A Georgian coach house country retreat
Designer Katharine Pooley came across the coach house 15 years ago and decided to take it as the family’s country retreat in Oxfordshire because of the stunning countryside around it and the generous, light-filled inside.
“I wanted to find a country retreat with as much space as possible. Living in London always involves a degree of compromise on this front,” Pooley said. “With two adventurous sons and dogs and chickens, room to play and run and live happily is key.”
The house is a Georgian coach house, which means it has fabulous large arched windows and doors, where the grand horse-drawn coaches would have resided. It is listed as being of historical importance so any changes have to be carefully undertaken, if allowed at all.
“Luckily when I first came across it, it didn’t have that old dusty feeling but was in good condition and just needed to be made more personal, comfortable, luxurious and homely, in short given the full Katharine Pooley treatment,” she added.
Pooley has made small changes to the space but generally she didn’t need to change very much as the spacing already had a perfect flow to the house. As the architecture is listed there is little that can be changed with the layout as well.
Inside the house, the large curved arched windows ensure every room is bathed in natural light, and this is particularly attractive in the main living room where she has created a soft tonal scheme with gentle colors for a graceful, elegance aesthetic.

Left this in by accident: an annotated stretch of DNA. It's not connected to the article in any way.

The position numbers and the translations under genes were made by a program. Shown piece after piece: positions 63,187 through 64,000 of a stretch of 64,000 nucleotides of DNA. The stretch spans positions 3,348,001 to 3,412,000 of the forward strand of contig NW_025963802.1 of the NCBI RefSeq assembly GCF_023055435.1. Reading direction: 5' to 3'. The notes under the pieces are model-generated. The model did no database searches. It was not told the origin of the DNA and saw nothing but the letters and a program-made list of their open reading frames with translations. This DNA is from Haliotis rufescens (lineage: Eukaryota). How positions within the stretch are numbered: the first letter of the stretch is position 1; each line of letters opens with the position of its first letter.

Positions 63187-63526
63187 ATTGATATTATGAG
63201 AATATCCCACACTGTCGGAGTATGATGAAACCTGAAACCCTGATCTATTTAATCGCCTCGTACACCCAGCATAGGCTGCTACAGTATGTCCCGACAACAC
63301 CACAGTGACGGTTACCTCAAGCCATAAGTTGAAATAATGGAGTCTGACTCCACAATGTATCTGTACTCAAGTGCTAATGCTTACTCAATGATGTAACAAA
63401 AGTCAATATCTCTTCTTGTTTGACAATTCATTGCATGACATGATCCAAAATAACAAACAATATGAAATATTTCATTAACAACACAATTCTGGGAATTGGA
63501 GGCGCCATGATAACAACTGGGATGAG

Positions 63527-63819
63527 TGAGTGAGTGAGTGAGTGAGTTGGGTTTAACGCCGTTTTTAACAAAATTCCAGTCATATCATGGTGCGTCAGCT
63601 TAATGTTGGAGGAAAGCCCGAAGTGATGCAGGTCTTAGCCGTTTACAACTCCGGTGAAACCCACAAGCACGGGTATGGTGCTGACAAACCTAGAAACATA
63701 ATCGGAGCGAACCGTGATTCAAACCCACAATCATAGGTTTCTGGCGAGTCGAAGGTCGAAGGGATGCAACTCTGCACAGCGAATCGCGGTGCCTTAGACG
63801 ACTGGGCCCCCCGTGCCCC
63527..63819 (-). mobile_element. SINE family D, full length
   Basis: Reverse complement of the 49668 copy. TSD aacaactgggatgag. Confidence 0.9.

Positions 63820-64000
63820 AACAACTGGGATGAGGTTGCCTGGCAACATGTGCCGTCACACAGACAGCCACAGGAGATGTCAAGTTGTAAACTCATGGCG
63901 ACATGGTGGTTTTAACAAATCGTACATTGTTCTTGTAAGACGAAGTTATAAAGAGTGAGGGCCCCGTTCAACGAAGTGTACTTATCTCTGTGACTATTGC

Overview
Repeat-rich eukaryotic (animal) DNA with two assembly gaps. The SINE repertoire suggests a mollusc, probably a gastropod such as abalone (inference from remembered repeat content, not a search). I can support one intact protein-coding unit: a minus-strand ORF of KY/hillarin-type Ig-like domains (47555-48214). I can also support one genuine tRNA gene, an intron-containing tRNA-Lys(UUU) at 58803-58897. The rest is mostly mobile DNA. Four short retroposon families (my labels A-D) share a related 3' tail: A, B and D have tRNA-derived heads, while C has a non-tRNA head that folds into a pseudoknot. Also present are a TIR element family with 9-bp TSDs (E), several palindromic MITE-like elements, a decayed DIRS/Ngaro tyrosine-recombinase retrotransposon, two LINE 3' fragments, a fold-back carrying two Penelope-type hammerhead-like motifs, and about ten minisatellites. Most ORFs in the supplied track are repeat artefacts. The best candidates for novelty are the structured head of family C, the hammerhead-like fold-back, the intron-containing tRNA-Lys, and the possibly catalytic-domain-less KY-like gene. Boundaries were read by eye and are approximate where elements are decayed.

The views from every room are also quite breathtaking so she has tried to keep the window treatment as simple and uncluttered as possible so nothing breaks the view of the exterior vistas.
“I visualized an interior that was peaceful, layered with detail and that would feature interesting personal objects, art and antiques from my travels. Having spent many years in Asia — I previously lived in (China’s) Hong Kong and Singapore while working in investment banking and now travel in Indonesia and Malaysia for my studio design projects. By combining the interest of Far Eastern objects with soft European furnishings and the timeless proportions of the classical architecture, I have tried to create an effortless balance of new meets old, that is very personal to my life and travels,” Pooley said.
The formal living and dining rooms are full of her favorite artworks and accessories, many collected during her time in Asia mixed in with family antiques and fresh new pieces from her favorite suppliers.